Doom and Gloom Outlook at RiskMinds 2008, Geneva - Part II
Patrick O'Brien 270004PR46 firstname.lastname@example.org | | 0 Comments | 141 Visits
How can risk management help restore confidence and trust in financial institutions and the stock market in particular?
Robert Shiller of Yale University believes that we need a new information infrastructure that provides comprehensive financial advice for everyone. He compared receiving professional financial advice to how most people have access to professional medical advice today. Imagine, for example, that if you got sick you had to go to a major drug company and ask them what to do and their advice would always be centered around their products, even if they knew a competitor had a drug that would be just right for you. For the majority of people, this is the situation we are in today with respect to financial advice and Shiller believes this needs to change even if it requires subsidizing financial professionals. Shiller also discussed ways to help improve the housing crisis where more than 12 million homes are now under water (mortgage-wise). He suggested that we need improved retail products such as home equity insurance and continuous workout mortgages that would adjust mortgage balances as housing prices decline.
Zannie Beddoes, Global Economics Editor at the ECONOMIST, gave her opinion on how we get rid of the inevitable headaches we are experiencing after moving from bubble to hangover, where assets went bust, greed changed to fear, and where thrift is foremost in everyone’s mind. Annie believes that letting Lehman fail was a major blunder and instead of an orderly wind down we were thrown into a major financial crisis. Her global to-do list for a recovery includes strengthening banks, lowering interest rates, and injecting money to provide credit liquidity.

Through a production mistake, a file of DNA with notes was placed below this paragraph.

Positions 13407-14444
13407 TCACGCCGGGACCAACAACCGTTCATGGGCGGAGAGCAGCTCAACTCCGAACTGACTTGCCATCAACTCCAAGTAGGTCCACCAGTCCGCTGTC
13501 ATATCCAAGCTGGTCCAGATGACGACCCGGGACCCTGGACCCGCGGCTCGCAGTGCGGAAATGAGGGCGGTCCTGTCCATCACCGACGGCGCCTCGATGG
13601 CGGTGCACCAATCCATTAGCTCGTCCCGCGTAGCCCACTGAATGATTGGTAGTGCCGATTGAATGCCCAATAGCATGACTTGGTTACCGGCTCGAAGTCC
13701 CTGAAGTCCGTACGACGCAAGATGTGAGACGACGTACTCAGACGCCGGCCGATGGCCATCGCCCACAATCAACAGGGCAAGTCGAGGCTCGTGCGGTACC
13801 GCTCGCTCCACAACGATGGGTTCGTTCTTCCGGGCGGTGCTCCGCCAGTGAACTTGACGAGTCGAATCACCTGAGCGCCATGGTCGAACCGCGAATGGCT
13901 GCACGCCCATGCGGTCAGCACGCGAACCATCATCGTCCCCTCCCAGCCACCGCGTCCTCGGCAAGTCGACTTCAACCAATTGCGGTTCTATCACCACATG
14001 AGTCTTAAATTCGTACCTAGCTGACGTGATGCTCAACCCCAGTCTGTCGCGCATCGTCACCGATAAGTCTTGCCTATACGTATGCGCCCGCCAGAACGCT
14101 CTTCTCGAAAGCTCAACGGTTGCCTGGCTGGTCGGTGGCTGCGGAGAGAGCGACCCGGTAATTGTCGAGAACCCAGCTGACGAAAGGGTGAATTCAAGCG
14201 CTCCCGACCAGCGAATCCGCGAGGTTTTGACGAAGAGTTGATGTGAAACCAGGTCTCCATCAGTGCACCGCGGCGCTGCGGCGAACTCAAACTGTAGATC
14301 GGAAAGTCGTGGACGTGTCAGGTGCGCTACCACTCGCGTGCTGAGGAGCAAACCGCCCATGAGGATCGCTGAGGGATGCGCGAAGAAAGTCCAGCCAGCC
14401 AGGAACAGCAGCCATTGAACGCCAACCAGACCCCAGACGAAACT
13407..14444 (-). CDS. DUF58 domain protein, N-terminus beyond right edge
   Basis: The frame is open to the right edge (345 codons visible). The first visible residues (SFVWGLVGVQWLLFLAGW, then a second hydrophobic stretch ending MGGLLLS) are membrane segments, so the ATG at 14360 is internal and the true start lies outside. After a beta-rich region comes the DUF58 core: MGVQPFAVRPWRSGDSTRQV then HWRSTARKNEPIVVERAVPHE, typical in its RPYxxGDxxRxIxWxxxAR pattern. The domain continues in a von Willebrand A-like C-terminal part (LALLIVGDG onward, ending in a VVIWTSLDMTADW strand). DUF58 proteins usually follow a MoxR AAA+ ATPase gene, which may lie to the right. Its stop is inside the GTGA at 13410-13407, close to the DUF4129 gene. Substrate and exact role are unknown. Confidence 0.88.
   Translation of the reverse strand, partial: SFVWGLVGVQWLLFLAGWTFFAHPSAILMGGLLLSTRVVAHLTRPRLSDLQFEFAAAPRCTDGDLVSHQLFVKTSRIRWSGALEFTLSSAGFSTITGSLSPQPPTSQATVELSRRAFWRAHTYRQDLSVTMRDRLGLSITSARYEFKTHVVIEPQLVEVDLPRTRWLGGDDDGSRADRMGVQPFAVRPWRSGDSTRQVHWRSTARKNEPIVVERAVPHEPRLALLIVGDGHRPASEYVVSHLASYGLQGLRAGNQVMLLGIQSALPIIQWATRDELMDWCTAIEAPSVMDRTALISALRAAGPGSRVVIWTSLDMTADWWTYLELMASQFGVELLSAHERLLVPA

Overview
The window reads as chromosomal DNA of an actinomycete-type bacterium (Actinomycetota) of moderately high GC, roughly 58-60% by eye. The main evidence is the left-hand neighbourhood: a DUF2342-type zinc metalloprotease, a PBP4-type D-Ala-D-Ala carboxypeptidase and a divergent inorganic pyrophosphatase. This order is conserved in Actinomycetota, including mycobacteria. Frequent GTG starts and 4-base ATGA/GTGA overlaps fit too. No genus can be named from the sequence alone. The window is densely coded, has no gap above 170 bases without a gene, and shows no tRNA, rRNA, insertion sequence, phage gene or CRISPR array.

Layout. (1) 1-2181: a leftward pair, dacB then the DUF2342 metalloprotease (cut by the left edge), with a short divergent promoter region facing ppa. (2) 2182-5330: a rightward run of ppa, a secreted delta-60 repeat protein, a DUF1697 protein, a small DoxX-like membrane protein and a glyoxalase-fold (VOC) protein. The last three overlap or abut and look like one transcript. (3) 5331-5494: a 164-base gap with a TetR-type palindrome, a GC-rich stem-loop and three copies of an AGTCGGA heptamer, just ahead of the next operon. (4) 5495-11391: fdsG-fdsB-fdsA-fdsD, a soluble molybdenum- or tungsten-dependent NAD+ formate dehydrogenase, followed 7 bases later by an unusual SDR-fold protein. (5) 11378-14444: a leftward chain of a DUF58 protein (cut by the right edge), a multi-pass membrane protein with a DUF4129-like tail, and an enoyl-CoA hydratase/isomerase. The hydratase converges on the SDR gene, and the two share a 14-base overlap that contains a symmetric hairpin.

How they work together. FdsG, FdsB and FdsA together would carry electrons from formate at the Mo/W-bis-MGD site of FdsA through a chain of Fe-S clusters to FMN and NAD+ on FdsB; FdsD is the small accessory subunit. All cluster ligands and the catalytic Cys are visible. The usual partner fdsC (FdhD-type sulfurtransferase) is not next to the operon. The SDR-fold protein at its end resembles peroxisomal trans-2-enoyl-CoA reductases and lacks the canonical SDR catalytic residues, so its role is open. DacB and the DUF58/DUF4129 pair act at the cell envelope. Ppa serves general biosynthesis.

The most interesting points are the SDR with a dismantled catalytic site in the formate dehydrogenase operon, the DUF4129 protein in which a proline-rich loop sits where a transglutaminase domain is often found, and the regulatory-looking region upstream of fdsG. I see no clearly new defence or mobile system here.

A prominent theme from most speakers was the need to bring fairness to the restitution process. Shiller cited the example of how Germany was treated after World War I as the wrong approach. But public sentiment is definitely against the privatization of profits and the socialization of losses that seems to be happening within the financial services industry. And there is no question that providing NINJNA loans (no income, no job, no assets) was a colossal mistake but how should individual borrowers be treated in the aftermath? Should the general public be subsidizing borrowers who in many cases should not have purchased a home in the first place?
Nick Mongue, from the MACQUARIE GROUP, said that the good news is that very few banks have lost more than their capital models suggested. But, the bad news is that they lost it all in one year and that most of the losses have come from the good assets where there was hardly any risk allocated. He suggests that the current period will be rich in lessons to learn, but for risk professionals you want to learn from other banks as opposed to your own.